Tom I see that chip on your shoulder is growing by the day. You must be standing in some good fertilizer !!
Or I could simply be right.
Hell, the boomer thing was the subject of sitcoms 30 years ago (kids dealing with their hopeless boomer parents), and I teach millennials and thats pretty much all they do. I though we xers were shiftless, ignorant layabouts until they turned up. When your plane crashes because the traffic controller was posting a picture of his sandwich on Instagram, you can mull that on over.
Cute, but not quite right as the generations do not fit into such neat decade groups.
THe baby boom started after WWII, and its impetus was to relace the dead generation at the same time as produce another. If we take that as a 1944 start, and accept that that generation regarded marriage at 21 and chidren at 23 as the norm, the BB generation lasted until about 1965.
Gen X was born to the BBs, and managed to hold off having children, on average, until they were/are in their late 20s – early 30s, so that’s a life-span of 1965-1990.
The next generation, the so-called Gen-Y is still being born now to people who are in their late 30s and determined to limit the number of children to immediate replacement of themselves, without taking into account the many who will not self-replace.
The reality is that none of these “defining years” actually make a decent definition, but communications technology does! :-
If you didn’t have a TV or Telephone before you were in secondary school, you can be classed a boomer.
If, when you started school, you had a TV in every bedroom you’re probably a gen-x
If, when you started school, you had a TV in every bedroom, three extension phones, your parents had a mobile-phone, you had access to a gameboy and there was a computer in the house you’re probably a gen-y
If, when you started school, you have a mobile phone for every member of your family over 12 YOA, you know how to operate the TV and everything connected to it, have at least one internet password you can used for games or communications and don’t understand terms like dial-tone, are-you-there, turn over the chanel, hang-up the phone, nuke the food, etc., mean – you’re probably one of my grandchildren!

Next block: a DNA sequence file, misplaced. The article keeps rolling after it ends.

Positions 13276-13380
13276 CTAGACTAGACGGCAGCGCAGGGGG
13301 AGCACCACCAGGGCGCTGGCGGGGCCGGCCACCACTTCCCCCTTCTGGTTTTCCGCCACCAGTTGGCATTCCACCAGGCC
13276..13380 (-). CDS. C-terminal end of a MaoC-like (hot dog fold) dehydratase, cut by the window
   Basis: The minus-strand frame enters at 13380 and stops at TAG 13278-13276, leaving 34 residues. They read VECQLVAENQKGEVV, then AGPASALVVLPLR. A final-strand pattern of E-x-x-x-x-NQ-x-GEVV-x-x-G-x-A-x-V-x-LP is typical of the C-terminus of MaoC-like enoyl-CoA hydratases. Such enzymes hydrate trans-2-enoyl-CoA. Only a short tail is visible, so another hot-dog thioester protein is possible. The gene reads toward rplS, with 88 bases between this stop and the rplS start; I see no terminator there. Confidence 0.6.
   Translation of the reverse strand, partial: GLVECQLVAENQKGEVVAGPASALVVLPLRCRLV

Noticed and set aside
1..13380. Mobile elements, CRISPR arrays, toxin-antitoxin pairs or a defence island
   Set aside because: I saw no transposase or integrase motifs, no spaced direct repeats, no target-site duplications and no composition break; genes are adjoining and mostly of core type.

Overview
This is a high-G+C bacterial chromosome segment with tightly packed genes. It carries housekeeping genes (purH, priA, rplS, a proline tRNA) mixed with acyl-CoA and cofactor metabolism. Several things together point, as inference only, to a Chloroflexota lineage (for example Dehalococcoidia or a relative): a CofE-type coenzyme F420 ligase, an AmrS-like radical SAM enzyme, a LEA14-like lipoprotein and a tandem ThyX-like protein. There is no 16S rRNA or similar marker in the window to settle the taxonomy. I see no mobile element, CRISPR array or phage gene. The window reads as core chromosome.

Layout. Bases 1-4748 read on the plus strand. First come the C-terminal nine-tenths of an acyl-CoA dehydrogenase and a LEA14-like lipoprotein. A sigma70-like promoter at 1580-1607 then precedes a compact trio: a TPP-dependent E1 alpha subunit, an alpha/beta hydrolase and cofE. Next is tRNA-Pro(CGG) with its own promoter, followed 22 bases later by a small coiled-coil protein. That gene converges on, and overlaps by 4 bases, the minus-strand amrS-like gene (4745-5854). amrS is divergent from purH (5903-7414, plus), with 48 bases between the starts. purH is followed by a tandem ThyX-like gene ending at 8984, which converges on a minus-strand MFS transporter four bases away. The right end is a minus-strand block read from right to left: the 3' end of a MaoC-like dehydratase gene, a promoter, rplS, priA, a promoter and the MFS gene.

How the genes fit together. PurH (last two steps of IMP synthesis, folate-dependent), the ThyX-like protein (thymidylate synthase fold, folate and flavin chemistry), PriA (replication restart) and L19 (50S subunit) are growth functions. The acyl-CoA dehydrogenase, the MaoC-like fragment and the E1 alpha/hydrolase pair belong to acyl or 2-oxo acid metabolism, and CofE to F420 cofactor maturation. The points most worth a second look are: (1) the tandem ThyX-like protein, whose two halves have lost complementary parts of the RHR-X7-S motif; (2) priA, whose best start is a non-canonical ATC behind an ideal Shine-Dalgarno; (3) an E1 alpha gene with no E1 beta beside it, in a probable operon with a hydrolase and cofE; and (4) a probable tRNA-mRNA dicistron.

I thought the Baby Boomer anthem was Bruce Springsteen’s “Born in the USA” (how the dream went sour in the 60s and 70s). For Gen X it would be Prince’s “1999″ (The world is going to end soon, so lets party). For Millennials I’m thinking Psy’s “Gangnam Style” is actually the right song – everything you do has to be cool.
The Baby Boom is generally defined as 1946 to 1964, based on a start after WWII and ending with a sudden, sharp drop in the birth rate in 1965. Generation X is defined as a period from 1965 to about 1980, ending with a sharp increase in the birth numbers and cultural focus on raising children coinciding with the move to more liberal economic policies in the US/UK and NZ. Generation Y (Millenials) is generally given a start date between 1979 and 1983. There is a lot of variation on the end date for Gen Y, ranging from 1995 to 2002. The core of Gen Y cannot recall the Cold War and had 9/11 as a defining event in their childhood or adolesence. I was born in the mid-80s and I grew up with PCs in the house, multiple TVs, my dad had a cell phone, I got a Playstation when I was 10 and the internet the same year. The name Millenials was coined by a sociologist who defined the generation as beginning in 1982 and thus finishing high school in 2000 and onward, the first generation to come of age in the new millenium.
The way I think of it, Gen X got the internet as adults or late teens at youngest, while Gen Y watched the digital age launch during our childhood and the next generation has been born with it already existing. And I certainly don’t think Gen Y deserve the reputation they seem to be getting. The older generation always thinks the younger is worse, stupider etc.